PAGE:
Bronte law may only be 27 years old, but following a sensational 2022, the Englishwoman is going through a second coming of sorts.
Following her successful graduation to the LPGA Tour in 2017, her initial breakthrough came early in 2019. She narrowly lost out to Kim Sei-young in a playoff for the LPGA Mediheal Championship in California in May, but she did not let that near miss get her down as she claimed her first professional title at the Pure Silk Championship at Kinsmill Resort in Williamsburg, Virginia, three weeks later and then starred in Europe’s Solheim Cup victory over the United States at Gleneagles.
However, that second individual title refused to arrive anytime soon after the first, and following a series of cuts and mid-table results throughout the remainder of 2019 and all of 2020, she was not sure where the next victory would come from.
Law’s patience and persistence paid off as she finally made it back to the winner’s circle in October 2021 in the Dubai Moonlight Classic at Emirates Golf Club, posting a 15-under total to deny Italy’s Maria Fassi by one and pick up her maiden Ladies European Tour title on the floodlit Faldo Course in the UAE.
This time around the performances have stuck, and a T6 in the 2022 US Women’s Open at Pine Needles in California in June was swiftly followed by title No. 3 at the Aramco Team Series — London, defeating her compatriot Georgia Hall by a stroke at Centurion Club in a now-famous finish.
Needing a birdie at the closing par-five to match Hall and force a play-off, Law went one better and produced a moment of pure magic, sinking a monster 55ft putt for an eagle three that drew a huge roar from the galleries and secured the crown.
She signed off a stellar 2022 with a T5 at the Aramco Team Series at Royal Greens in Saudi Arabia, three strokes behind eventual champion Chiara Noja, and Law is now looking to kick on with a fast start to the new season.
“I have been playing really nice lately, with another top five in Jeddah,” Law told Golf Digest Middle East. “I could have done with a few more putts dropping now and again, and maybe I would have a few more trophies. But I have been playing really solid.
“I played the Aramco Team Series in Jeddah. It was great to be back — my third time at Royal Greens — and I am trying to get as much info on the course ahead of next February.”
Law is referring to the Saudi Ladies International, to be held at Royal Greens in February, where the female players will compete for a whopping $5 million — the first time in golf history that the prize for elite men’s and women’s events will be the same.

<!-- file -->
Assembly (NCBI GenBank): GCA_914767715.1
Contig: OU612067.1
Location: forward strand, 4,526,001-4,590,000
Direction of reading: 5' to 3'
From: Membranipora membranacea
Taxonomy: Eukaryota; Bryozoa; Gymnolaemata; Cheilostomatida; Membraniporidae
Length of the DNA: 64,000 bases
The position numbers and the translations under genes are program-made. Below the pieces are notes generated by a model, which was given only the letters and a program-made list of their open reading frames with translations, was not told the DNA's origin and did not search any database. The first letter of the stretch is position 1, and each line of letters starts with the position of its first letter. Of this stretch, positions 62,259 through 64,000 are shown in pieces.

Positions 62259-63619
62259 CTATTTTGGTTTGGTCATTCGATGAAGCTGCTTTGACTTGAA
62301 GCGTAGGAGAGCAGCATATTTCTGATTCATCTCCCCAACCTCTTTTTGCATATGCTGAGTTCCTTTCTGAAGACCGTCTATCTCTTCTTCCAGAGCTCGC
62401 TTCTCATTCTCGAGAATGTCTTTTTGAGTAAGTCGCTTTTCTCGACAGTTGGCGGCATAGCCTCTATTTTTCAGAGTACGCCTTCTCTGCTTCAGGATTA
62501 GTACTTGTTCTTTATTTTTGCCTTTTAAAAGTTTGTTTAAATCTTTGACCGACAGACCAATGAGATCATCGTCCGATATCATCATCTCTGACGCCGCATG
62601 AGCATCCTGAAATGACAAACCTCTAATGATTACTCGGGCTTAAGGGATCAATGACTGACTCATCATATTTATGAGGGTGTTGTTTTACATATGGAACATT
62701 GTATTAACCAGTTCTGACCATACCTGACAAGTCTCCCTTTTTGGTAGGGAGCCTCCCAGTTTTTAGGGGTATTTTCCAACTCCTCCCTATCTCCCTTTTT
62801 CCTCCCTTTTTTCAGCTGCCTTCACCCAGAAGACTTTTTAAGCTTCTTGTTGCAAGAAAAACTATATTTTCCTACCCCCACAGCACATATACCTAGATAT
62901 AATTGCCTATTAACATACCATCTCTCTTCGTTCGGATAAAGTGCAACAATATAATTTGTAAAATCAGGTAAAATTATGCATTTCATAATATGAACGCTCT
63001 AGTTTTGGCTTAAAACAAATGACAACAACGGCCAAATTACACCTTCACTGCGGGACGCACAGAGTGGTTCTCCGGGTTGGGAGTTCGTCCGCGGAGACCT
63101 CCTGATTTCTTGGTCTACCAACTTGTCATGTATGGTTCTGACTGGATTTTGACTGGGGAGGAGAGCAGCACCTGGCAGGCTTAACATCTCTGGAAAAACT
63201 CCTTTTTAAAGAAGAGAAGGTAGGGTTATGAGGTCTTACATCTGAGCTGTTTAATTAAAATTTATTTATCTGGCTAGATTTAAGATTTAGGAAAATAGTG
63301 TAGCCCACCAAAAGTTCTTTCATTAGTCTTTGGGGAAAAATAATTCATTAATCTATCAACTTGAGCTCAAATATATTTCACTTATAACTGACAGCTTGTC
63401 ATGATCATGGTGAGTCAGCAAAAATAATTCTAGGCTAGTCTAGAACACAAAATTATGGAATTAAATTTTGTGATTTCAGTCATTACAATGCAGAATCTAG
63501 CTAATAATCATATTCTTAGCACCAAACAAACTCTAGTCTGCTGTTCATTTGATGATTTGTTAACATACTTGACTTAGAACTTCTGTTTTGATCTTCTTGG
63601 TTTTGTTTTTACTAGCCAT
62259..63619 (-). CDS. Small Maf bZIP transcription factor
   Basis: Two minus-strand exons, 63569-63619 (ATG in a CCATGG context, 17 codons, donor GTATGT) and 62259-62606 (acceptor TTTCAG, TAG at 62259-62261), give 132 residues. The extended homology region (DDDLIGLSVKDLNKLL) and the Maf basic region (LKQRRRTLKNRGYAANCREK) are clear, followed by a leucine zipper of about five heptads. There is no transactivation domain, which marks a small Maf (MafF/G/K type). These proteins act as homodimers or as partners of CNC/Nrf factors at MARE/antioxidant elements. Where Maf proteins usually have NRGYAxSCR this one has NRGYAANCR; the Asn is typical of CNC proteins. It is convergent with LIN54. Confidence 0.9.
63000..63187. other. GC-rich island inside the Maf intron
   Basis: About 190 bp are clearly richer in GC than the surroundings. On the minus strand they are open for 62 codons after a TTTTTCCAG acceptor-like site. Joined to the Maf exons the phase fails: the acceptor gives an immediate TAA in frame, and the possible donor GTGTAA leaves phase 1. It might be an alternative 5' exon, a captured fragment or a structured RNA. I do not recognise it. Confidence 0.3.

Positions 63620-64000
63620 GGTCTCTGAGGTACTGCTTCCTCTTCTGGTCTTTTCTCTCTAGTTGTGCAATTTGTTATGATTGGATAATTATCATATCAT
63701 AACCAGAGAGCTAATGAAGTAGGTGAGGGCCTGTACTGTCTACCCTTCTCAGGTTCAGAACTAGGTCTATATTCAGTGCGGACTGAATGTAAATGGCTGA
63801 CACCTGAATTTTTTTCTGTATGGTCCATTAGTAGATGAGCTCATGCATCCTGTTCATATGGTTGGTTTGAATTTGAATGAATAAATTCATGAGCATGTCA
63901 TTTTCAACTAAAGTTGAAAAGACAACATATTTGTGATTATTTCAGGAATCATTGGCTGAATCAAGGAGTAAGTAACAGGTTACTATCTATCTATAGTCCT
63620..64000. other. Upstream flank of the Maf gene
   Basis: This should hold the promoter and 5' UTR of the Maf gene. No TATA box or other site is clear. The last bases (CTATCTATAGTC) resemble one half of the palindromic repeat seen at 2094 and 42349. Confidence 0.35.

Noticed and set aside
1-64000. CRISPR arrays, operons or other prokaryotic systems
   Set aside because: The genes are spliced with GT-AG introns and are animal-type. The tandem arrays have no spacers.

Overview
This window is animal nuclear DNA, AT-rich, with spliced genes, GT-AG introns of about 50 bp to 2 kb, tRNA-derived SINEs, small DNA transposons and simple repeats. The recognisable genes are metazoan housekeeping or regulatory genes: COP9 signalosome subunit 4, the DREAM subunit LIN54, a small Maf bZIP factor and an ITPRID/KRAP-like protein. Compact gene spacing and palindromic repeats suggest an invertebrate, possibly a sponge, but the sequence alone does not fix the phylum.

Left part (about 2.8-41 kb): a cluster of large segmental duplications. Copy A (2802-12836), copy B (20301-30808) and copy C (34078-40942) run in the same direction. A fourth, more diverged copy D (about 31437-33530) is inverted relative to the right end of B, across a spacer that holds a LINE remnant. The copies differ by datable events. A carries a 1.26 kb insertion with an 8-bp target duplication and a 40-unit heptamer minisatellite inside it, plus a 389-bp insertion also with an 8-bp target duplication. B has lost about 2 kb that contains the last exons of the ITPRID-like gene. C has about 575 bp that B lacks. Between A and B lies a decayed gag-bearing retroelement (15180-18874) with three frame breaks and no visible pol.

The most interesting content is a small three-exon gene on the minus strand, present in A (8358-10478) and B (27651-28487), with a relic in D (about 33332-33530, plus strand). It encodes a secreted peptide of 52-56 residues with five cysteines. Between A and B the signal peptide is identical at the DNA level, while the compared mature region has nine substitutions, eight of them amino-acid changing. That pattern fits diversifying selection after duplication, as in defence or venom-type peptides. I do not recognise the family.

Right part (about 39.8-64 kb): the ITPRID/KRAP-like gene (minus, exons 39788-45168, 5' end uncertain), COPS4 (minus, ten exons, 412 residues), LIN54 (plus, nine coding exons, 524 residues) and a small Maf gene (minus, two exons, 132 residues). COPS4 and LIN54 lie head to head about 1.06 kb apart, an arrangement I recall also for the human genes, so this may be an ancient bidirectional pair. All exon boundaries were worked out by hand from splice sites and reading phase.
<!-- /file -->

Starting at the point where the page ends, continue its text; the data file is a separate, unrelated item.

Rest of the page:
“Obviously, the talk is all about the Saudi International getting a prize money rise from $1 million to $5 million and I can’t wait to compete back here for that Ladies European Tour competition,” Law said.
“It is going to be like a major now as Golf Saudi and Aramco are putting up some incredible money, and we are very grateful for that.
“It just shows you what they are trying to do and create an equal opportunity for women. There is still work to do but we are all heading in the right direction. I gave a couple of clinics in Jeddah and you could really see the uptake in interest from children and women.”
Other events across the LPGA and LET are expected to announce increased purses for 2023, and Law is glad the hard work is paying off, literally.
“Looking ahead to 2023, I can’t wait to start and that Saudi purse will definitely make things interesting,” she said. “The girls will work harder when you elevate the game. These girls, not just me, will all be putting in the hours during the off-season in order to prepare for one of the first events of the year and I am pretty sure you will be seeing a lot of good golf that week because of that.
“I certainly will be looking to come out of the blocks in 2023 pretty quick, especially as it is a Solheim Cup year and I am keen to get points to make Suzann’s [Pettersen] team.
“There will be the normal preparations ahead of the new season and I am hoping to kick-start that early this time around.”
After such a long time between titles from 2019 and 2021, Law knows better than most the pressures of golf and how lonely it can be.
“It was one of the hardest things ever [to get back], and at times I didn’t know whether I could do it,” she admitted after her Dubai win. “It’s hard when things aren’t going your way and you feel like the world is against you, but I’ve got a lot of people that have stuck by me, and I owe them a lot.
“It’s the hardest thing in the world and I don’t think people understand how hard it is to be an athlete and the scrutiny that you’re under. You question yourself at times and it’s so hard to pull yourself back through that, but I’ve trusted the process and obviously it’s working.”
While Law is modest and coy most of the time, any mention of that putt at Centurion always brings a little smile to her face.
“The shot to win the Aramco Team Series in London … I get asked about it all the time, but I am happy to talk about it as it is a great memory,” she said, trying to hide that familiar smirk.
Hopefully 2023 will give Bronte many more fond memories.